What's the Latest Development?
Is your Ikea desk missing a screw? Have you lost one of your earrings? Are all your forks dirty? Print another one! These are only a few of the possible applications of three-dimensional printing. Until now, 3-D printers have relied on casting techniques to produces copies of physical objects, but new technology from the Vienna University of Technology uses a light beam that hardens material according to direct specifications, allowing layer upon layer to be built in a small chamber until the object is complete. The new 3-D printer weighs a little over three pounds and costs $1,700.
What's the Big Idea?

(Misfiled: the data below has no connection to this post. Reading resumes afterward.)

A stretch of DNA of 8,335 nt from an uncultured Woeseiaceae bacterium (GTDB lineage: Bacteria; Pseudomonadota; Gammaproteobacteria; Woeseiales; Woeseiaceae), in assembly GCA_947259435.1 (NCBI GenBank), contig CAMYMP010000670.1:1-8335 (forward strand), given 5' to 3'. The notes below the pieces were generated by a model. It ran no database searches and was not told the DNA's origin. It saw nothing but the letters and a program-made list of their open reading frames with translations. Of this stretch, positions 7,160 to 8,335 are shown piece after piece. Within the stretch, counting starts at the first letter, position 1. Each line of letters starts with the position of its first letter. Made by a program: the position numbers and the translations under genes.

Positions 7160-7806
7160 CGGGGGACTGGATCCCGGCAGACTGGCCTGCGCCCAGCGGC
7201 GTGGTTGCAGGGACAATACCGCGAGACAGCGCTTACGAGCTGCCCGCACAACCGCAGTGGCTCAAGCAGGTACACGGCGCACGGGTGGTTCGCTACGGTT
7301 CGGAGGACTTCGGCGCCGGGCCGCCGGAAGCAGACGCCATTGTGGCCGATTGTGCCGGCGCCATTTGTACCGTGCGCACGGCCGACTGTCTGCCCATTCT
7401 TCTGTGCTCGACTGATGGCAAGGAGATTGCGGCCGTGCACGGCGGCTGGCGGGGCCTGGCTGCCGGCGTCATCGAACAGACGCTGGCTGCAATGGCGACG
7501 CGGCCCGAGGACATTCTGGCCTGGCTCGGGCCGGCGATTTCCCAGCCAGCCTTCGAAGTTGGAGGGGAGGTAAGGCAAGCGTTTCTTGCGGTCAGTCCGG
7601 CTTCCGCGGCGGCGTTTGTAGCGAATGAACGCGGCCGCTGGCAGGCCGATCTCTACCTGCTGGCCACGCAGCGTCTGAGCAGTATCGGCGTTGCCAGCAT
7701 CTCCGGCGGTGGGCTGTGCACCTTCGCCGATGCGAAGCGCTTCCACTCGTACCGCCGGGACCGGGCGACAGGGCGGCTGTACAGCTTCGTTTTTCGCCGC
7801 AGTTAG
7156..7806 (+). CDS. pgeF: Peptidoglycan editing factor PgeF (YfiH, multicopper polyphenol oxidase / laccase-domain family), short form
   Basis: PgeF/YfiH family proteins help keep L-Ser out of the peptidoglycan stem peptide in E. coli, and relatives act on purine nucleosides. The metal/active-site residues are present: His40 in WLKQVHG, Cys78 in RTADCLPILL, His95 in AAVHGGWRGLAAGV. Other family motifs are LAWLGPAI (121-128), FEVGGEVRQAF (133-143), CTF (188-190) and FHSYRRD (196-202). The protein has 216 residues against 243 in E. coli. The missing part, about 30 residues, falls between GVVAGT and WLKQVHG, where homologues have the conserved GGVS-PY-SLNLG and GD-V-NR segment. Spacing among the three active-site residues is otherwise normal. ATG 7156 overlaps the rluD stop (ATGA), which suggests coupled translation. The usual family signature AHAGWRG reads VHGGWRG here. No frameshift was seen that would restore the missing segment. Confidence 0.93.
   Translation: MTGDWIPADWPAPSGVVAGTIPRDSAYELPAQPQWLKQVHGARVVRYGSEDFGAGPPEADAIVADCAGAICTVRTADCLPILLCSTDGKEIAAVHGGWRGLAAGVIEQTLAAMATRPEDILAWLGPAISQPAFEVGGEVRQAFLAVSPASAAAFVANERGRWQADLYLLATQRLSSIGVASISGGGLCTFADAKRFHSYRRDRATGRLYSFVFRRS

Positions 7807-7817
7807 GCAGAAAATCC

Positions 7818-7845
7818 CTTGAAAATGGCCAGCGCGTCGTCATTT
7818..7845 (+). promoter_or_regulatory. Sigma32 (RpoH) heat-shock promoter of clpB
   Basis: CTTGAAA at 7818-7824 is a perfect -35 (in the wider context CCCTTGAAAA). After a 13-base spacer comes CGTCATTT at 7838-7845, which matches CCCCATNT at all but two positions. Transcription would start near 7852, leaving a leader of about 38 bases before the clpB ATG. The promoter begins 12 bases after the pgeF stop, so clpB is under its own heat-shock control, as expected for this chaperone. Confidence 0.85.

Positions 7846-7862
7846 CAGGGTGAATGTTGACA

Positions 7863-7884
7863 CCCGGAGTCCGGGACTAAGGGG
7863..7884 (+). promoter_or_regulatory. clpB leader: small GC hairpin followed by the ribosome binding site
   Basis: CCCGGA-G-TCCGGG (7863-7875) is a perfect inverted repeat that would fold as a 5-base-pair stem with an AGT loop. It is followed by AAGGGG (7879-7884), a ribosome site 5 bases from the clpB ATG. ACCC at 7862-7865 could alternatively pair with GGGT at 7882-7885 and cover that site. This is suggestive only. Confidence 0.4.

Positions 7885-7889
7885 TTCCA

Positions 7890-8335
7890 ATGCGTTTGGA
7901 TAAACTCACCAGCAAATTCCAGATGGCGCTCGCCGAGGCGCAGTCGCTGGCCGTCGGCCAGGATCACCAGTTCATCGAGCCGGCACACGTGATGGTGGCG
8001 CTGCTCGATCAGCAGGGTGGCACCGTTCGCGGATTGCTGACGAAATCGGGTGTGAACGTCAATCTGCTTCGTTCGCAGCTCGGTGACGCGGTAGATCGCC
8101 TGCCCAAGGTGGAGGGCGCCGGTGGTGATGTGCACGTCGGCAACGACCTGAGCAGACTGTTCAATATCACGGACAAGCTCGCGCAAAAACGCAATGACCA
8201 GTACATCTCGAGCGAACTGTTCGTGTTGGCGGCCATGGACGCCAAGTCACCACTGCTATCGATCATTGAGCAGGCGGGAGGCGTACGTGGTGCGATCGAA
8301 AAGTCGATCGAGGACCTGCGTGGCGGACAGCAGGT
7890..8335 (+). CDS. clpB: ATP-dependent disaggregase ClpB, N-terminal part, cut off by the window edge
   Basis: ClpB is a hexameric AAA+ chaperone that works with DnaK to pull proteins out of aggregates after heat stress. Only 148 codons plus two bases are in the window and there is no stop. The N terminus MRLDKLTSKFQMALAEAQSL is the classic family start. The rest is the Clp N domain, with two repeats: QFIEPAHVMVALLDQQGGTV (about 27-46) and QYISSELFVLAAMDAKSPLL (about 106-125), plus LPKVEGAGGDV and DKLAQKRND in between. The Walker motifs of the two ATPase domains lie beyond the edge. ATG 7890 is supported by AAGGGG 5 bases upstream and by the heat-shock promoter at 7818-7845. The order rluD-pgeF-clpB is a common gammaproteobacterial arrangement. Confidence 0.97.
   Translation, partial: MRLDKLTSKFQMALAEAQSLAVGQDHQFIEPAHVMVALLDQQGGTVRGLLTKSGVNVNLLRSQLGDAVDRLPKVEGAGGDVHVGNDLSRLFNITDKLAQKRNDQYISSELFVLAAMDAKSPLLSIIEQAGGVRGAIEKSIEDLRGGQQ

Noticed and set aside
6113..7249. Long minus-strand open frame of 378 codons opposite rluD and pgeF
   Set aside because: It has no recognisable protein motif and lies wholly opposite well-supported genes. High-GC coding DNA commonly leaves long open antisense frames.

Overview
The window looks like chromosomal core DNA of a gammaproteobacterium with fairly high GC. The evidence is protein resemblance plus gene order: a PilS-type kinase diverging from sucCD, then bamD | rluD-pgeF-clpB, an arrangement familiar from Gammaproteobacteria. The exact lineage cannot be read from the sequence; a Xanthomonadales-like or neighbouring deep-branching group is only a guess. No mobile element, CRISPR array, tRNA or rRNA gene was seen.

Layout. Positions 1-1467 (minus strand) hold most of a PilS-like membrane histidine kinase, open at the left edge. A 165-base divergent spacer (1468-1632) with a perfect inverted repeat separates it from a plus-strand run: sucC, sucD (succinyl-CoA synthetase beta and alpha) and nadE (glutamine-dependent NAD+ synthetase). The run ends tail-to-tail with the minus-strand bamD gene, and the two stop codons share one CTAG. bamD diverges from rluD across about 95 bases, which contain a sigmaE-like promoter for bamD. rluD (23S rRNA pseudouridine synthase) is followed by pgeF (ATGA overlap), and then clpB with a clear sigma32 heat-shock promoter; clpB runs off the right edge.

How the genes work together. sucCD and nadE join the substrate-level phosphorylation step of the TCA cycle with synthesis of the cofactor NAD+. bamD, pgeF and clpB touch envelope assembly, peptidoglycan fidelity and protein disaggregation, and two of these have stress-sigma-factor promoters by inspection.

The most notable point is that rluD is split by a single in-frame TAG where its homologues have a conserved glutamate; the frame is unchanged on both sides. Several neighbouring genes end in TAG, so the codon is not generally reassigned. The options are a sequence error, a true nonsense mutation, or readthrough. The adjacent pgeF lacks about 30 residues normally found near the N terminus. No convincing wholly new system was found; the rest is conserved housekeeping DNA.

While 3-D printing technology is still in its infancy, researchers already see a number of possibilities for its use. Not only can 3-D printers make exact copies of small household items at a fraction of the cost, such as hearing aid components which require very precise specifications, but 3-D printers could revolutionize the design world by allowing individual users to modify already existing technologies. And by producing novel designs on small, household-size printers, a new micro-economy may be waiting in the wings. "We will continue to reduce the size of the printer, and the price will definitely decrease too, if it is produced in large quantities," said Klaus Stadlmann, one of its creators at the Vienna University of Technology.